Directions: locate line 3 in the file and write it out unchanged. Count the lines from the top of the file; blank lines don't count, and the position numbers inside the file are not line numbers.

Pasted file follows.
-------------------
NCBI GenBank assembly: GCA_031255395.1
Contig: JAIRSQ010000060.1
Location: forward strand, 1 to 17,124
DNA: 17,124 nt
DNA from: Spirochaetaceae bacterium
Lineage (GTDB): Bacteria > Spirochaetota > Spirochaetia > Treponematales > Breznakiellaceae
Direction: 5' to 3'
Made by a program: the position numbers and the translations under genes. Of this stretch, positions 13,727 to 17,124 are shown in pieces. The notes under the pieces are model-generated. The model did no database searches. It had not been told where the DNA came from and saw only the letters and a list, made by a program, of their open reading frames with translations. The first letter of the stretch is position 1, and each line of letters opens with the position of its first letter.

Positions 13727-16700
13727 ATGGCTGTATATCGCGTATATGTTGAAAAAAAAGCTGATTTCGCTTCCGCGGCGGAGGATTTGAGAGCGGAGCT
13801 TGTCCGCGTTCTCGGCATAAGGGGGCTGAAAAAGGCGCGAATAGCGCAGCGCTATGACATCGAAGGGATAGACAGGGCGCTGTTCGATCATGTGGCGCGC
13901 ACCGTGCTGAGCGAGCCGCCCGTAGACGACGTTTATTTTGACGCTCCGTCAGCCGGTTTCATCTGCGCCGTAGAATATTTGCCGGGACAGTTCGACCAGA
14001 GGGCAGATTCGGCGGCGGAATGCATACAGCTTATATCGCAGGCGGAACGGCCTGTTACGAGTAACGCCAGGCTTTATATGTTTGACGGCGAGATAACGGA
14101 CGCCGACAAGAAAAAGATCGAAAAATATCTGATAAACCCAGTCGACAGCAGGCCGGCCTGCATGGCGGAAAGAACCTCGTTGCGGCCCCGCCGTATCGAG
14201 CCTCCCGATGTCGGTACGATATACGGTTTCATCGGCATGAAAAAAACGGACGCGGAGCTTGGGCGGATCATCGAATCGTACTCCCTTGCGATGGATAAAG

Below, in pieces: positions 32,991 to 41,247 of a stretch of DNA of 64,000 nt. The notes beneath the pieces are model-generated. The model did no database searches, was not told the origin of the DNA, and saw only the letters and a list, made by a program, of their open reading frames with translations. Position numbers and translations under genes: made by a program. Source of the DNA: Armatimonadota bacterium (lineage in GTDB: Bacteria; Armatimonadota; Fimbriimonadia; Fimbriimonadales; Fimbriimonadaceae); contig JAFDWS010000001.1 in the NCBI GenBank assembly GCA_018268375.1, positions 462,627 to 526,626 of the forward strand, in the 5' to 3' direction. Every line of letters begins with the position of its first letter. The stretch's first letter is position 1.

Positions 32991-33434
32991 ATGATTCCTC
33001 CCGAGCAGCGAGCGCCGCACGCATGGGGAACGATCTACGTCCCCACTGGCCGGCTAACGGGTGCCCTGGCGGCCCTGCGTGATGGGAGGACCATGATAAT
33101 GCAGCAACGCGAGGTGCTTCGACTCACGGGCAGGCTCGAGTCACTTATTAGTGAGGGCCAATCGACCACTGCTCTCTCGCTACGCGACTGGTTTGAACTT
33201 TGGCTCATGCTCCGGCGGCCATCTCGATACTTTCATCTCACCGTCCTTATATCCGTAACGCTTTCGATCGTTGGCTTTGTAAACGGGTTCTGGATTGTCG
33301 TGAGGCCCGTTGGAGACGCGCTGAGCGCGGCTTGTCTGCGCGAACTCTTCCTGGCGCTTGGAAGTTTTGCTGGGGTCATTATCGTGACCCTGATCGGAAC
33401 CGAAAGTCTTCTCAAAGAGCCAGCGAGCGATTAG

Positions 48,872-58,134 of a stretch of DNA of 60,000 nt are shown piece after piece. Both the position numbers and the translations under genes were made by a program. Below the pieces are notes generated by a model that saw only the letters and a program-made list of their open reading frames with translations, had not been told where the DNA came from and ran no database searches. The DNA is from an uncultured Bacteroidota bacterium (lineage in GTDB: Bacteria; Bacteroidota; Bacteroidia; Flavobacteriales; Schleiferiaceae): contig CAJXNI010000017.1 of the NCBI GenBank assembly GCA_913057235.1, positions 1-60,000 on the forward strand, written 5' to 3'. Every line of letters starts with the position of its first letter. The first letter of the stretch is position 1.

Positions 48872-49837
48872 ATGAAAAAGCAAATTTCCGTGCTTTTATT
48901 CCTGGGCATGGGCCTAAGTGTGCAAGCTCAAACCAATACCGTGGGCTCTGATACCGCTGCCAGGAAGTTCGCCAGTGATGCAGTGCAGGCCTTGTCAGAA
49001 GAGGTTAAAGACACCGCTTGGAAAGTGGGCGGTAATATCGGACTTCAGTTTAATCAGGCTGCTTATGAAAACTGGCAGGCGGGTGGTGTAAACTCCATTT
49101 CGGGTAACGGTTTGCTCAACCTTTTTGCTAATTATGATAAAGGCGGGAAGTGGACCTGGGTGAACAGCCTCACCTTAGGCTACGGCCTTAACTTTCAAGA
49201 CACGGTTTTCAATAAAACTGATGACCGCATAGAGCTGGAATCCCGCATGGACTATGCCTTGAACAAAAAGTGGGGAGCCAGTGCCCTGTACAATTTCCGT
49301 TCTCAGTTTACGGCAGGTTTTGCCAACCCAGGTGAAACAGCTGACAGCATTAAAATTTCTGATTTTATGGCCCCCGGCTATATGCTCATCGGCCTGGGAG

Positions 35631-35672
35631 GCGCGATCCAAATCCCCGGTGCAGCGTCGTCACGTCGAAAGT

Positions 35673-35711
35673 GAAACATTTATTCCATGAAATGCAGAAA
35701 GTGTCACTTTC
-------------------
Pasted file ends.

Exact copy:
Location: forward strand, 1 to 17,124